The North and the Midlands have always been short changed by their seemingly sexier friend London. Yes London is great, yes London is amazing, but so are these oft-forgotten cities and towns throughout the whole country. The history and heritage of these great places is fascinating and should not be left to rot. So Mr Osborne when are you going to turn your gaze further afield than Manchester and towards these other great places?

An A-Z of museums. A: Accreditation

Coordinated by the Arts Council, The Accreditation Scheme ‘sets out nationally agreed standards for museums in the UK’. In other words, the scheme is a way of raising and consolidating standards in museums across the country. But what does Accreditation actually cover? And what sort of standards does it monitor?

In theory anyone and everyone can establish a museum. The world contains an enormous collection of museums from The Horse Museum in Nottinghamshire to the Sherlock Holmes Museum in London. There really is a museum for everything. However, in order for a museum to be accredited it must prove that it has met certain standards.

The standards are divided into three key concerns: 1) How they are run i.e. organisational health, 2) how they manage their collections and 3) the experience of their users. In explanation, in order to be accredited, museums should have a clear statement of purpose, an organised governing body, management structure and workforce, a clear collections policy and a good-quality user experience. The full document is available via the Arts Council website.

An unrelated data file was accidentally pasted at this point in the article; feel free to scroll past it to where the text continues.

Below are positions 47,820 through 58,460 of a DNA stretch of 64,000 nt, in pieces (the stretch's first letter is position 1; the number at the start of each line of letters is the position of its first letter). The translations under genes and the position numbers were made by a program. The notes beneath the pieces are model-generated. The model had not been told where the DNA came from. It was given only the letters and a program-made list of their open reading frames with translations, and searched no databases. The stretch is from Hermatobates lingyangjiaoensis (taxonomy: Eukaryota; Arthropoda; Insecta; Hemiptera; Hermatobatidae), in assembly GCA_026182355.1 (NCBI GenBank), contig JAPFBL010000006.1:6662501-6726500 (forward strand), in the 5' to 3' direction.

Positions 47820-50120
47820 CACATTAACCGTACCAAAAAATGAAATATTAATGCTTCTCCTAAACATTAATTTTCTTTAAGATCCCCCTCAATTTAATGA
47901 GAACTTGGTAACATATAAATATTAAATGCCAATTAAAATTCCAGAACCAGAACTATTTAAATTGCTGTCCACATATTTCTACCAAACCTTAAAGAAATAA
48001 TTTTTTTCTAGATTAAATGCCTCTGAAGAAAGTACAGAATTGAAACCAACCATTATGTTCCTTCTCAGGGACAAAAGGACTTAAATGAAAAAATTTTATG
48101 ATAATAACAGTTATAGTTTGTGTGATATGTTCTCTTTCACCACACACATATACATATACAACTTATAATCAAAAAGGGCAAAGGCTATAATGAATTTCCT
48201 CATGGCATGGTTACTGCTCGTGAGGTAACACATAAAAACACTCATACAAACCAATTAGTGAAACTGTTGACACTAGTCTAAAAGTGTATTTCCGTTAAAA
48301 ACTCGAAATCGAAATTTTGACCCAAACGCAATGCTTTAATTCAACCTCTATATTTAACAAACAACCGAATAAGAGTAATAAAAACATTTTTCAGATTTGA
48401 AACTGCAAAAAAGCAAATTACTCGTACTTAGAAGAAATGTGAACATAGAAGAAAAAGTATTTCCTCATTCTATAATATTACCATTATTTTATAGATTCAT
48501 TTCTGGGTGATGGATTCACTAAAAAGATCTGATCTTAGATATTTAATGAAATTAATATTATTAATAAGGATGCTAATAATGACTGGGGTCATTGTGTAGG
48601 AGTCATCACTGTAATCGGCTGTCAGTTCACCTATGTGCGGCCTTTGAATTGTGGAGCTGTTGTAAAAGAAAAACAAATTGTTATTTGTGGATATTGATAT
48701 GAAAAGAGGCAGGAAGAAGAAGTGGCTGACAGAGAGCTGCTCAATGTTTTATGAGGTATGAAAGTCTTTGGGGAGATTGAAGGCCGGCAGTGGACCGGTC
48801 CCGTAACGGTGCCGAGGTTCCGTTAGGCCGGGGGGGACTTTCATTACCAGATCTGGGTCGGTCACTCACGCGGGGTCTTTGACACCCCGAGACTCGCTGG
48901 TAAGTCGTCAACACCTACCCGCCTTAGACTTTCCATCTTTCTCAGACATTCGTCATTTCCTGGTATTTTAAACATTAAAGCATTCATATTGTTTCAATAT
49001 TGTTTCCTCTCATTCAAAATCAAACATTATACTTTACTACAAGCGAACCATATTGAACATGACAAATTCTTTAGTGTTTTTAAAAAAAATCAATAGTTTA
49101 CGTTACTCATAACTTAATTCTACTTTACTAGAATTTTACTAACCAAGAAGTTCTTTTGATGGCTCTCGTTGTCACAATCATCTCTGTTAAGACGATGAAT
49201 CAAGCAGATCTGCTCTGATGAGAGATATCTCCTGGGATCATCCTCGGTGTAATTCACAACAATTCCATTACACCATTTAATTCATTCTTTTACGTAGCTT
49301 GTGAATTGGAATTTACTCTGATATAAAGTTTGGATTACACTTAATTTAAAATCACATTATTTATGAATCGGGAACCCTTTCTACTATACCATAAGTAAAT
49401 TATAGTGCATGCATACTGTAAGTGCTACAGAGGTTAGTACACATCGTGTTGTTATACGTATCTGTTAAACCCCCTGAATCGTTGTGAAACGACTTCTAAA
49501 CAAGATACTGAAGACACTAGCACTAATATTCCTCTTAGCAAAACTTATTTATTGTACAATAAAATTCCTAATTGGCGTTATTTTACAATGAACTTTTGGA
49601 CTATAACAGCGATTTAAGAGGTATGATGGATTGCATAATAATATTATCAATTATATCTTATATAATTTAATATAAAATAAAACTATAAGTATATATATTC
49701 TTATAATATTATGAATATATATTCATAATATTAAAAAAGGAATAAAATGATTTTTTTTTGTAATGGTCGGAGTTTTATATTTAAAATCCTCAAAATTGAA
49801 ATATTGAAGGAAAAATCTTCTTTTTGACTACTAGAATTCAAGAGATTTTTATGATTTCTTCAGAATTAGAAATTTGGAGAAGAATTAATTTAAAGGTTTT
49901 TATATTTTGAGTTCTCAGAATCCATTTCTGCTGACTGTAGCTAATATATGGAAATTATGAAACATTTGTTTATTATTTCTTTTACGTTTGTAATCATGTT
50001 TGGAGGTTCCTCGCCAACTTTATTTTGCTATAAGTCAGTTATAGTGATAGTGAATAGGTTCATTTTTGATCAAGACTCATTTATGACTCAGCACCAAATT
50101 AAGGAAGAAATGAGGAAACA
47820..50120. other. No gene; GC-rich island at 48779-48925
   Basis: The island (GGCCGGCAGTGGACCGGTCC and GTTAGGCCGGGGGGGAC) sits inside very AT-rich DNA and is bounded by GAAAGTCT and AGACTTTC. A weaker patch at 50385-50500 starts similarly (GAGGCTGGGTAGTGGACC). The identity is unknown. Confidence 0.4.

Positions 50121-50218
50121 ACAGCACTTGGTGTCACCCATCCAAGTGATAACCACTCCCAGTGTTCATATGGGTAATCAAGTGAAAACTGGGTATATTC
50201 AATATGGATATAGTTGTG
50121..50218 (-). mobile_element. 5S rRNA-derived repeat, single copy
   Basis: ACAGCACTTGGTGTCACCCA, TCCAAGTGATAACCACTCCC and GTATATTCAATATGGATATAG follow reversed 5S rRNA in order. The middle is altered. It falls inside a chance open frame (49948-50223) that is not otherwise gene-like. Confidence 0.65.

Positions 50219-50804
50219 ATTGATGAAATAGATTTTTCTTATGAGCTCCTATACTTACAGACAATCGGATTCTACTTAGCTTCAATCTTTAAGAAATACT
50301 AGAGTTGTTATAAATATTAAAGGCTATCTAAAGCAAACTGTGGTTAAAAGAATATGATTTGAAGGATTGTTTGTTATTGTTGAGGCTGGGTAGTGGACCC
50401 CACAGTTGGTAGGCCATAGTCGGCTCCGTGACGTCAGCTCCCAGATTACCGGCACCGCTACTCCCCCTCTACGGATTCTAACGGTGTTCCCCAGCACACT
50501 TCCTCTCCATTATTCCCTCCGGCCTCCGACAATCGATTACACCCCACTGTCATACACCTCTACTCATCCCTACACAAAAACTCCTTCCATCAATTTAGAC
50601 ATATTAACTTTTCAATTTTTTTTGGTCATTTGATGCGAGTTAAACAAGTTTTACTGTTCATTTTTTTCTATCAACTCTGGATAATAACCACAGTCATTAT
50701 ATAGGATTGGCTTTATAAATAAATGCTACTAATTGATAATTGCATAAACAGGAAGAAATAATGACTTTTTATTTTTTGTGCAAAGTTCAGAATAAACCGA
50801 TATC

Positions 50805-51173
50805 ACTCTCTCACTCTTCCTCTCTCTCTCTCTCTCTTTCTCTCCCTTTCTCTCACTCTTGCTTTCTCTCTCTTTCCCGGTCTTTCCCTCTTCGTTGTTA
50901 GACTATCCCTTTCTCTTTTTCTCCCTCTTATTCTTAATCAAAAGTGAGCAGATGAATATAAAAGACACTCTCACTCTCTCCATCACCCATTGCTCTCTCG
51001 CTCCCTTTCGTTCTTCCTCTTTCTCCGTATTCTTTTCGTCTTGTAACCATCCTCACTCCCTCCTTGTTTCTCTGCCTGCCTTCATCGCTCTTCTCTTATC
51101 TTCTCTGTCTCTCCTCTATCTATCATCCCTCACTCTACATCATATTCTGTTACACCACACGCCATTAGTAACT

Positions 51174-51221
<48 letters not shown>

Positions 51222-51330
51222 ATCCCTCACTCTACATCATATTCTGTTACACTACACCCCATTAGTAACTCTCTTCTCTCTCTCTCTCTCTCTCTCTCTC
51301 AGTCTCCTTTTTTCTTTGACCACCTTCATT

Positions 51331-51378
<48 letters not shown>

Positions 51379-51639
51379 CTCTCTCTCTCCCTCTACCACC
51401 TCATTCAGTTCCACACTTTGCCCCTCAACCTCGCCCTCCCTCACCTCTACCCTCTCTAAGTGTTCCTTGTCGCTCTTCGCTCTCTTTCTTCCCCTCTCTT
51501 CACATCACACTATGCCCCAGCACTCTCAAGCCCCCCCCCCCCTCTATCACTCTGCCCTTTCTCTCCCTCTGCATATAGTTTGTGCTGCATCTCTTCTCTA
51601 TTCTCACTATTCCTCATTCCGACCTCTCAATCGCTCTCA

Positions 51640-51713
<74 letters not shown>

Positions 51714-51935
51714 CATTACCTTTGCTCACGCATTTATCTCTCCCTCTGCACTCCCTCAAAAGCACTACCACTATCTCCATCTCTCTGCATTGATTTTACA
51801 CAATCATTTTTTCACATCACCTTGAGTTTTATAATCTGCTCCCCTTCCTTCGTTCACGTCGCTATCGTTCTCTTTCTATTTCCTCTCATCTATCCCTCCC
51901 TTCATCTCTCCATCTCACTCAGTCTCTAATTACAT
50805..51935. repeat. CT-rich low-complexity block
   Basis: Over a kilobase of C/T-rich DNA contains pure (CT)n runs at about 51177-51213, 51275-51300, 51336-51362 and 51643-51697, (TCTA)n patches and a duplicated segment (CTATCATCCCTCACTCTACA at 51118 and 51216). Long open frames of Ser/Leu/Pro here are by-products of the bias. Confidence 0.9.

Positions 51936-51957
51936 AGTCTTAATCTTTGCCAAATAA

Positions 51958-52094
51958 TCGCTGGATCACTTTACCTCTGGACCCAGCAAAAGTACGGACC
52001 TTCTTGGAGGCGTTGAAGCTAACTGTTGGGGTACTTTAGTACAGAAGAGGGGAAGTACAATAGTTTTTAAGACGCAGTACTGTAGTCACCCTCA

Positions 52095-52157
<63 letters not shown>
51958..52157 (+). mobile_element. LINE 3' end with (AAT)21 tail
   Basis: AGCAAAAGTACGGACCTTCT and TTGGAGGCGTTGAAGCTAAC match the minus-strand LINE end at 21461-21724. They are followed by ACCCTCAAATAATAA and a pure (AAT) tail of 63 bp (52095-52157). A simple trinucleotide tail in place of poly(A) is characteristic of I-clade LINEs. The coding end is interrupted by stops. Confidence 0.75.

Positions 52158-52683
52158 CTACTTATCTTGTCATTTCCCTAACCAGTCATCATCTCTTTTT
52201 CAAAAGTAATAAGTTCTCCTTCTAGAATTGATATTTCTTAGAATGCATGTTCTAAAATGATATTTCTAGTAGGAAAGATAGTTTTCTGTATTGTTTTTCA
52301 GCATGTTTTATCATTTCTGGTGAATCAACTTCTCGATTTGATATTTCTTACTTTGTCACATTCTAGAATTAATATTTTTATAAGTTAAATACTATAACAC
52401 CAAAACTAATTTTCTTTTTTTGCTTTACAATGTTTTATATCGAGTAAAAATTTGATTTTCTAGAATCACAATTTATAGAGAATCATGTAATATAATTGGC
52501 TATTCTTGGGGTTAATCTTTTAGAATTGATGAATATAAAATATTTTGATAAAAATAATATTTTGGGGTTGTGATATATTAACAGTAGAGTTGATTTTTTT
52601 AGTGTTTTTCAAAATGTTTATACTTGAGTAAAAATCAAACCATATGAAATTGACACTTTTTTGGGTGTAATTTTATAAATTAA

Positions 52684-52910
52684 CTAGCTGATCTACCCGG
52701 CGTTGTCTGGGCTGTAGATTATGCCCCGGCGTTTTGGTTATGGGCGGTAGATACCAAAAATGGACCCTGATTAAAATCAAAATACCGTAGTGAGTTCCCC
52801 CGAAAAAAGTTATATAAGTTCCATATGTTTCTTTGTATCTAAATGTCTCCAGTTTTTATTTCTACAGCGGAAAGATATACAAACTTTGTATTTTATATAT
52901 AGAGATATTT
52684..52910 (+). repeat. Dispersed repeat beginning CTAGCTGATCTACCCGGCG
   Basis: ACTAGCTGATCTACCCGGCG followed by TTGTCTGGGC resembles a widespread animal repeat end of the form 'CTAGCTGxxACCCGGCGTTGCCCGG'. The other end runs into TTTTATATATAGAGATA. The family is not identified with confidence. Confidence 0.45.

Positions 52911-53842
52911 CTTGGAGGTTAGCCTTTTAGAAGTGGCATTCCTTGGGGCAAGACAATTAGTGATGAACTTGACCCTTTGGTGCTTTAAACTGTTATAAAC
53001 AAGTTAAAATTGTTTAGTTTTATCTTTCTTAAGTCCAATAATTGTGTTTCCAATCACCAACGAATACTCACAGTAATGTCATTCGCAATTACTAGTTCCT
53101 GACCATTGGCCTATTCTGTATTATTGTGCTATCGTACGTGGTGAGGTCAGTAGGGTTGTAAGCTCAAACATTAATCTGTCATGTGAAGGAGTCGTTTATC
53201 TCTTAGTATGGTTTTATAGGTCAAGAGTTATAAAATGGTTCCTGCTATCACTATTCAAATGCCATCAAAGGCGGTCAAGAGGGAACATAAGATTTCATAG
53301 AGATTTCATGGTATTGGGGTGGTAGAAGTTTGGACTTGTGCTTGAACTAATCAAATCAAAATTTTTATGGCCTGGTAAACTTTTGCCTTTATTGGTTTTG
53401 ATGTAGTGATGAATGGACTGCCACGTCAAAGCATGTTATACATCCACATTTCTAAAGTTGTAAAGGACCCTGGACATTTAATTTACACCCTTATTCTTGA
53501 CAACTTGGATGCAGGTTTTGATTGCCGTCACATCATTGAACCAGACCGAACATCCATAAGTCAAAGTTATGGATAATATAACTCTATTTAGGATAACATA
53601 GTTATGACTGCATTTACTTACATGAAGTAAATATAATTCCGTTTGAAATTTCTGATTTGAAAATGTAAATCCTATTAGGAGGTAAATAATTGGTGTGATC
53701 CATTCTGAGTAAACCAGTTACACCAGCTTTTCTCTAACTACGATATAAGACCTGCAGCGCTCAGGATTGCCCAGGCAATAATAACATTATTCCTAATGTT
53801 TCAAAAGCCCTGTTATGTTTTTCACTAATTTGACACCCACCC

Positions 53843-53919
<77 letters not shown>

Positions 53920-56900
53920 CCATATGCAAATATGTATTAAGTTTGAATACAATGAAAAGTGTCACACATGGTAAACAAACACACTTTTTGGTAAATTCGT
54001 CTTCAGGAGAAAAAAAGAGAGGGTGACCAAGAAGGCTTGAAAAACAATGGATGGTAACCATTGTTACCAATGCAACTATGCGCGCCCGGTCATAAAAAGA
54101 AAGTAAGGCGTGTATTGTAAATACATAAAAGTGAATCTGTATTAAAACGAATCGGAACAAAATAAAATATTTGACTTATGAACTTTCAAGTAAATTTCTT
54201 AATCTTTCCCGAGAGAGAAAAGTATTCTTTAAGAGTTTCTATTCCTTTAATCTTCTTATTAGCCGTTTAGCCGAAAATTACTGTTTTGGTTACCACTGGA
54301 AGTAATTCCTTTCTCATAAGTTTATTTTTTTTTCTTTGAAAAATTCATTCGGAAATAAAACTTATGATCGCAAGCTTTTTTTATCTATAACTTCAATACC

But why bother? The Accreditation process can be arduous, long winded and may involve a few late nights at the office. However, there are numerous benefits museums can access once they are accredited. The Arts Council summarises them as the 6 Ps: performance, profile, people, partnerships, planning and patronage. In simple English accreditation helps to raise the profile of the museum, drives improvement, enables the museum to apply for more funding as it has shown it meets national standards, formalises procedures and policies and encourages joint working.

So accreditation is certainly not to be scoffed at. If you’d like to find out or read more about the accreditation scheme and process then pop over to The Arts Council website. Here you’ll find a great selection of guidance on what accreditation actually is, how to apply for it and the key benefits.

An A-Z of Museums

Welcome to a brand spanking new series! Over the next few months I’ll be exploring the world of museums, big and small, local and national, through the A-Z of museums. I’ll be looking at issues as varied as collections to facilities, ethics to volunteers. If there’s anything you’d particularly like to read about just pop a comment below and I’ll have a look into it! I’d also love to hear your thoughts and comments about any/all(!) of the issues discussed here so don’t hold back!

a space for heritage lovers